Failure to comply with these requirements could result in criminal penalties, and the agency responsible for enforcement is the ATF.
Additionally, different states in the Union have their own regulations governing the use and sale of vapers and nicotine liquids, which means that small businesses will also be required to pay sales and sales taxes. excise in various states.
These tax compliance regulations are so onerous that a tax firm specializing in building software for the heavily regulated oil, gas and tobacco industries just rolled out tax software for vape shops.
This shows how difficult it will be to comply with these new regulations. The vast majority of vaping companies will not have the staff to stay in compliance. They will likely have to shut down their vaping businesses.
The only vaping companies that will survive the vaping ban are those that have immense reserves of cash and the resources to hire enough staff to research the various federal and state requirements that regulate the sale, possession, and disposal. taxation of vapes, nicotine liquids and accessories.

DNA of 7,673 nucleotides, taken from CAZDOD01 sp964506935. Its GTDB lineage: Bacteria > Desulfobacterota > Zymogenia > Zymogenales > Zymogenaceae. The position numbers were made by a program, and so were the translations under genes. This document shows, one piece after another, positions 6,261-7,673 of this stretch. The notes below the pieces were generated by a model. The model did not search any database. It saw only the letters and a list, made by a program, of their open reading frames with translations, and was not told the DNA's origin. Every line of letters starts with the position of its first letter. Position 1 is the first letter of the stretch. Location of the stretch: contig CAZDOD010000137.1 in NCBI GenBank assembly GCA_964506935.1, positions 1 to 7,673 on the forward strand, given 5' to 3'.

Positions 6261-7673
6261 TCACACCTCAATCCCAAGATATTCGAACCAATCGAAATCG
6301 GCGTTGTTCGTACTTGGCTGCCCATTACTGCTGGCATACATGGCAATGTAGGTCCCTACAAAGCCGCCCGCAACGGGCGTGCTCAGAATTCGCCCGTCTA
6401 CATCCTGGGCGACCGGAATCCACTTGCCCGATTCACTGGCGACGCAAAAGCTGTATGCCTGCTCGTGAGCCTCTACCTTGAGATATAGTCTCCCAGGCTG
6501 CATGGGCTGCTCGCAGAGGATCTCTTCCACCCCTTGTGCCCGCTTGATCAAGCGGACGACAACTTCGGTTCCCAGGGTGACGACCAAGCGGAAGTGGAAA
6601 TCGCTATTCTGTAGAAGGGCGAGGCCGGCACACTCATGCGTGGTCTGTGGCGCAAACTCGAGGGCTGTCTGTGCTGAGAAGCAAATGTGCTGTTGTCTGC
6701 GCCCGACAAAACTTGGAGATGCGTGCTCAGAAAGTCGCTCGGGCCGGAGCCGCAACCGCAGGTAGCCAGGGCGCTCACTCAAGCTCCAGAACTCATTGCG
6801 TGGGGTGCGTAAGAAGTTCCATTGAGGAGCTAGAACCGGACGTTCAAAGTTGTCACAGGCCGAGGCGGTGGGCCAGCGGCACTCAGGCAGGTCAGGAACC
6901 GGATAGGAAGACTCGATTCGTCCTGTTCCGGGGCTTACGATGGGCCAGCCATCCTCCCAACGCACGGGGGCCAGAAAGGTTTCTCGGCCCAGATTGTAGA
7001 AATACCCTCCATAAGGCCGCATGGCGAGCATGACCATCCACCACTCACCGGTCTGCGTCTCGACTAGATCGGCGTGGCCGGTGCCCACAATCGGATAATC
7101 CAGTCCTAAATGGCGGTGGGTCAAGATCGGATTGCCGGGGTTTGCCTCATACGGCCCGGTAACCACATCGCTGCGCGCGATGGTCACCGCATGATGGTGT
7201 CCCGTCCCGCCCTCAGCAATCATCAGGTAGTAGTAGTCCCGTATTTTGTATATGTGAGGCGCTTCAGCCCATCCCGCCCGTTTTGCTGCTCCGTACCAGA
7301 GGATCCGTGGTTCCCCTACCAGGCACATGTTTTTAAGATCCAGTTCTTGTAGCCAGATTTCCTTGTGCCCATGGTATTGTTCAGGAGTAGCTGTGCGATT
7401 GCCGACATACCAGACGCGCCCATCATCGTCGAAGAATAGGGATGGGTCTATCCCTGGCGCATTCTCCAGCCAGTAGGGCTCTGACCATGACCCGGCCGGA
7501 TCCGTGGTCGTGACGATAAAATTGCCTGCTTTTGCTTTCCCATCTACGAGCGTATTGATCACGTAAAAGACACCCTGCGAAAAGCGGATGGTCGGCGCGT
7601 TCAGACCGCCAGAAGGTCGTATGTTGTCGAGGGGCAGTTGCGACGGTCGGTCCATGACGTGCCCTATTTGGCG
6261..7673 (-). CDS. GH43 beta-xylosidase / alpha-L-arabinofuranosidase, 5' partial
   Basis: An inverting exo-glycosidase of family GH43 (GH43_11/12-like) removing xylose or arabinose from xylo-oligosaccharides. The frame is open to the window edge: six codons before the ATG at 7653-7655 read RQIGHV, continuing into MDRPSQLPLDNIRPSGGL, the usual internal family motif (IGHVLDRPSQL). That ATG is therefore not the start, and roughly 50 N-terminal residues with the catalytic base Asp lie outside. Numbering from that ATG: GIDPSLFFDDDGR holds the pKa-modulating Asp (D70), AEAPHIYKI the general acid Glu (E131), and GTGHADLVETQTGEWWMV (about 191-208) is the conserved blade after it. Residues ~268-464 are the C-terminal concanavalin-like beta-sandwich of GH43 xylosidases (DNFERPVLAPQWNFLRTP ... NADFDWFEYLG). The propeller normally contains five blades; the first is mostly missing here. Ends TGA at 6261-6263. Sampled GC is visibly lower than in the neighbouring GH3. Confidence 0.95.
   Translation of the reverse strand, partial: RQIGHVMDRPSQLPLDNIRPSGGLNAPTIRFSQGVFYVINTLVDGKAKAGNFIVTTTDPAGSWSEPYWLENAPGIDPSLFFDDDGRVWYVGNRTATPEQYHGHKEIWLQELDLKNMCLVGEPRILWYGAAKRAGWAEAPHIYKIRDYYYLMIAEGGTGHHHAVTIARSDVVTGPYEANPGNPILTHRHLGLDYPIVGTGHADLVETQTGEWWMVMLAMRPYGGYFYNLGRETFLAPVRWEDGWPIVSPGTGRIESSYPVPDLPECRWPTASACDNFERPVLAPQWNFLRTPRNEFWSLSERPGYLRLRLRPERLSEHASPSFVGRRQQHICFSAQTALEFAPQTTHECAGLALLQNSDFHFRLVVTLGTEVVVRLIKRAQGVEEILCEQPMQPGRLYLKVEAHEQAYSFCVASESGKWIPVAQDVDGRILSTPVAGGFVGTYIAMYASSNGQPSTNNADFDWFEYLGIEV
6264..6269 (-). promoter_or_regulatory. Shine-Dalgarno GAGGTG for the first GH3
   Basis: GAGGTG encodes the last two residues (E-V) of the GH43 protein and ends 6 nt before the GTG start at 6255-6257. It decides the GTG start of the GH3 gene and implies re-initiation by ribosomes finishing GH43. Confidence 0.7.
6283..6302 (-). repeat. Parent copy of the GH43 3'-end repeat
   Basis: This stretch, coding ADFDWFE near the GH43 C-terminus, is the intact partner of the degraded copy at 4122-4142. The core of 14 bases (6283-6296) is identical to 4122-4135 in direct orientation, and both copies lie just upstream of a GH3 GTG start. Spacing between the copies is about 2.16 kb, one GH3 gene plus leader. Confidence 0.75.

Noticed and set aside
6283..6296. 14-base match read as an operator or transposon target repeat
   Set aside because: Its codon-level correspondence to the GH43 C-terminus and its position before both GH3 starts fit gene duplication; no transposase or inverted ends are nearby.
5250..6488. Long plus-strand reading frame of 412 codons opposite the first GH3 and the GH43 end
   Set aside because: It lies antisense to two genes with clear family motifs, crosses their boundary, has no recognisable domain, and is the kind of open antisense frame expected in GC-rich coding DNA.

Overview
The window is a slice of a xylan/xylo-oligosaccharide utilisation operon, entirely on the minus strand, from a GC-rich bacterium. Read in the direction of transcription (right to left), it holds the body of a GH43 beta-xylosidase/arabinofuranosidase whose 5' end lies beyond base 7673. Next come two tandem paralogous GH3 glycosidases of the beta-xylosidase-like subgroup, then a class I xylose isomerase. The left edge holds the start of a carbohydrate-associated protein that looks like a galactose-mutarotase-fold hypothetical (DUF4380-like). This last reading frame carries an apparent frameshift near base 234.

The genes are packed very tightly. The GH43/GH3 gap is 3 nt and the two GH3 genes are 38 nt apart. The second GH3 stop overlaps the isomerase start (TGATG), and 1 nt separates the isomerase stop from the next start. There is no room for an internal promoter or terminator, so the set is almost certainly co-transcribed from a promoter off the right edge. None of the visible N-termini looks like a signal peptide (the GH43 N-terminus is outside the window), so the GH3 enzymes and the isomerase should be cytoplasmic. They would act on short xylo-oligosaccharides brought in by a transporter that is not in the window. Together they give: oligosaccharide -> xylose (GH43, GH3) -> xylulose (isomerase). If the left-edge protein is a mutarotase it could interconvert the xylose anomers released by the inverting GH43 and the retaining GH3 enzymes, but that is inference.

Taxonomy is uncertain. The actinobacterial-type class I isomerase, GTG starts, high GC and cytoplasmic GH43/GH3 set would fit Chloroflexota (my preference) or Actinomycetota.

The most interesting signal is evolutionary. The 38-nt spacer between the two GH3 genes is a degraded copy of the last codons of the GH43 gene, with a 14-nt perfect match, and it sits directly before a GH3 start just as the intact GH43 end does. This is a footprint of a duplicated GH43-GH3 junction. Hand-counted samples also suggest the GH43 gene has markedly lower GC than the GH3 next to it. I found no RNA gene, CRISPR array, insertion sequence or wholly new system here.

How will shipping restrictions affect vapers in 2021?
In February, the USPS announced plans to institute a rule called the Processing electronic cigarettes by mail. The rule intends to add vaping products to its regulations governing the shipping of tobacco products.
This rule prevents the USPS from being used to ship tobacco products in packages larger than 10 ounces to retail customers, except Hawaii and Alaska.
If vapes and nicotine liquids are added to this rule, customers will likely be able to order vape products as long as the packaging weighs no more than 10 ounces.
U.S. Postal Service Postpones Ban On Mailing Vapes
When the USPS proposed these rule changes, it gave citizens 31 days to comment on them. It is highly likely that they were affected by a high volume of vaping complaints. As a result, the ban on vaping has not yet been implemented.